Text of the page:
• Investigating the Effects of a Task-Specific Fatigue Protocol on Hand Tracking Performance Using a Wrist Robotic Device

      Fortaleza, Alvin; Applied Health Sciences Program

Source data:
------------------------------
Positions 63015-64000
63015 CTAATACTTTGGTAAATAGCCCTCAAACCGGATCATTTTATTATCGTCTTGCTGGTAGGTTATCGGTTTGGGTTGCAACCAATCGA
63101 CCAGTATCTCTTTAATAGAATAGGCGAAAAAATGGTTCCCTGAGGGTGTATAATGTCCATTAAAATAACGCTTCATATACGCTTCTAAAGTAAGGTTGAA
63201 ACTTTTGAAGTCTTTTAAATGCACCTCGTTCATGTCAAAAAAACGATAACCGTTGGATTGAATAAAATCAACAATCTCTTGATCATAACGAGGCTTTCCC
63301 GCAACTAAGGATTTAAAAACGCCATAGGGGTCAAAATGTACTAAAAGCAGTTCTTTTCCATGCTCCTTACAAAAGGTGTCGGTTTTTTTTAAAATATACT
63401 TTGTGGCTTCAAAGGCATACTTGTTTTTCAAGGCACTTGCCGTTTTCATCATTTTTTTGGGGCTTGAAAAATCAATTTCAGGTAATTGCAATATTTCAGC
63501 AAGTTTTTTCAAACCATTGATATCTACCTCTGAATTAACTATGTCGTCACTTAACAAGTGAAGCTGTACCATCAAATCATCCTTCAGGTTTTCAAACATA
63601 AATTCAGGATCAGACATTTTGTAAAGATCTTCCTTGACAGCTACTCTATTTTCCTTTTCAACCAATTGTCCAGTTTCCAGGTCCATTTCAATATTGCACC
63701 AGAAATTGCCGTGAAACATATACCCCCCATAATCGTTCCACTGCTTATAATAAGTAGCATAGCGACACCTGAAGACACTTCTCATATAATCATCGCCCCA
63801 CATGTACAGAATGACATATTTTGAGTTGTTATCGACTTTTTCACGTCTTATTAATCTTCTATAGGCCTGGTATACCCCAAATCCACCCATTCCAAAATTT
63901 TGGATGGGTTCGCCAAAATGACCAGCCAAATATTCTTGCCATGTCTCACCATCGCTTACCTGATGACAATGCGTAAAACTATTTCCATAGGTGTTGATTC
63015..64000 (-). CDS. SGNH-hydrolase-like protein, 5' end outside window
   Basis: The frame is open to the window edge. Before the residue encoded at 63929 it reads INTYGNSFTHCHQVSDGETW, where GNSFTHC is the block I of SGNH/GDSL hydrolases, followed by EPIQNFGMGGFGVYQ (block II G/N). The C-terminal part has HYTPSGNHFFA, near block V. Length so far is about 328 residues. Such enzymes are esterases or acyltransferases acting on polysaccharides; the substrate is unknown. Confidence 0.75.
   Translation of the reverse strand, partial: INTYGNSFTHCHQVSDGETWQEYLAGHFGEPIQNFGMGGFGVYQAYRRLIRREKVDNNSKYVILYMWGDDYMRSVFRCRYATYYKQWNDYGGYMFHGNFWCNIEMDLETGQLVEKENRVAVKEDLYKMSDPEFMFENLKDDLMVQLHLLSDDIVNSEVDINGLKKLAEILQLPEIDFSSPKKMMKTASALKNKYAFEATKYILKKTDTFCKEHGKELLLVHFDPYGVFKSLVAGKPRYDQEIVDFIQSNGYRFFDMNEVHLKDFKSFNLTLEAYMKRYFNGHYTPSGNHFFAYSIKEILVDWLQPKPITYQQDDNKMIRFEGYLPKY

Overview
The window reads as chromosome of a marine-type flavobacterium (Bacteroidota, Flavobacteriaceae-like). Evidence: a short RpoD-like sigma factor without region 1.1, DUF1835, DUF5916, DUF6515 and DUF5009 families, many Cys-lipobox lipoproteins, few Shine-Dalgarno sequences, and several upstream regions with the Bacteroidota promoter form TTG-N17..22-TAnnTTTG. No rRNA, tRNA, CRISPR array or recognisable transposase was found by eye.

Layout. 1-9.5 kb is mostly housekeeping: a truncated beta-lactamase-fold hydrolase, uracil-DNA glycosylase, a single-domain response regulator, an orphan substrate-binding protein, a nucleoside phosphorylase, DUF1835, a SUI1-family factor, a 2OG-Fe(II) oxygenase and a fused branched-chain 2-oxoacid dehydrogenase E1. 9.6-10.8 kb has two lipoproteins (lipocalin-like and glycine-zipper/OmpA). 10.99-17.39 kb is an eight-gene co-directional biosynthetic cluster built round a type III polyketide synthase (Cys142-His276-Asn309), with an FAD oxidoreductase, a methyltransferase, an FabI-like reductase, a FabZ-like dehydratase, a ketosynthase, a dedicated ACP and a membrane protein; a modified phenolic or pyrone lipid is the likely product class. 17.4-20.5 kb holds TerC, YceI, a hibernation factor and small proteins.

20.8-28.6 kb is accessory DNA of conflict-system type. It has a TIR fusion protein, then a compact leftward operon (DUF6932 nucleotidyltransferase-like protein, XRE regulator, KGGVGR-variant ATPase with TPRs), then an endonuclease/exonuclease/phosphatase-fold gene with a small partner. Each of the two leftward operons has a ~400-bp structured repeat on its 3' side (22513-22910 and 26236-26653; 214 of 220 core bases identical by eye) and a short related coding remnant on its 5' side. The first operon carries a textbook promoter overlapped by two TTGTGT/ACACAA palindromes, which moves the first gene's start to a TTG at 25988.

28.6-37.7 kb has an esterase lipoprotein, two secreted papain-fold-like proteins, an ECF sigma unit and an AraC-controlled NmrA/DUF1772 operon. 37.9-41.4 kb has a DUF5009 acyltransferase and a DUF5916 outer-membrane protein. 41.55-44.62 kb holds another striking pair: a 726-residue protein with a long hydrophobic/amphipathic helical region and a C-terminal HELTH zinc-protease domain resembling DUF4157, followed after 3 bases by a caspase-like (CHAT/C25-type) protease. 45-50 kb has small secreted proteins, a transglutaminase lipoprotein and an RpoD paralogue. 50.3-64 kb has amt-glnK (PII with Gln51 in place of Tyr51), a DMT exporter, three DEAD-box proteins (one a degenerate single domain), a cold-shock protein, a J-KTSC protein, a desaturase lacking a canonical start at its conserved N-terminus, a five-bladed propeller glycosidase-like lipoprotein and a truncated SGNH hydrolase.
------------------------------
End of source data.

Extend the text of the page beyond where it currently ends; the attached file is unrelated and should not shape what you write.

The purpose of this work was to evaluate the effects of a dynamic submaximal fatigue protocol and forearm/hand anthropometrics on hand tracking performance. Participants traced a 2:3 Lissajous curve using a haptic wrist robotic device (WristBot). This same curve was traced before the fatigue (baseline), during the fatigue protocol, and after the fatigue protocol. Post fatigue trials were completed at 0, 1, 2, 4, 6, 8, and 10 minutes after the cessation of the fatigue protocol. Overall tracking performance and movement smoothness decreased immediately. Directional biases in the normal and longitudinal component of tracking error were present after the fatigue protocol. Proximal forearm circumference and forearm length had a negative correlation with movement smoothness. Hand tracking performance decreased due to the submaximal fatigue protocol. Those with a larger proximal forearm circumference and longer forearm length had better movement smoothness performance which can be applied to the workplace where hand and wrist are predominately used.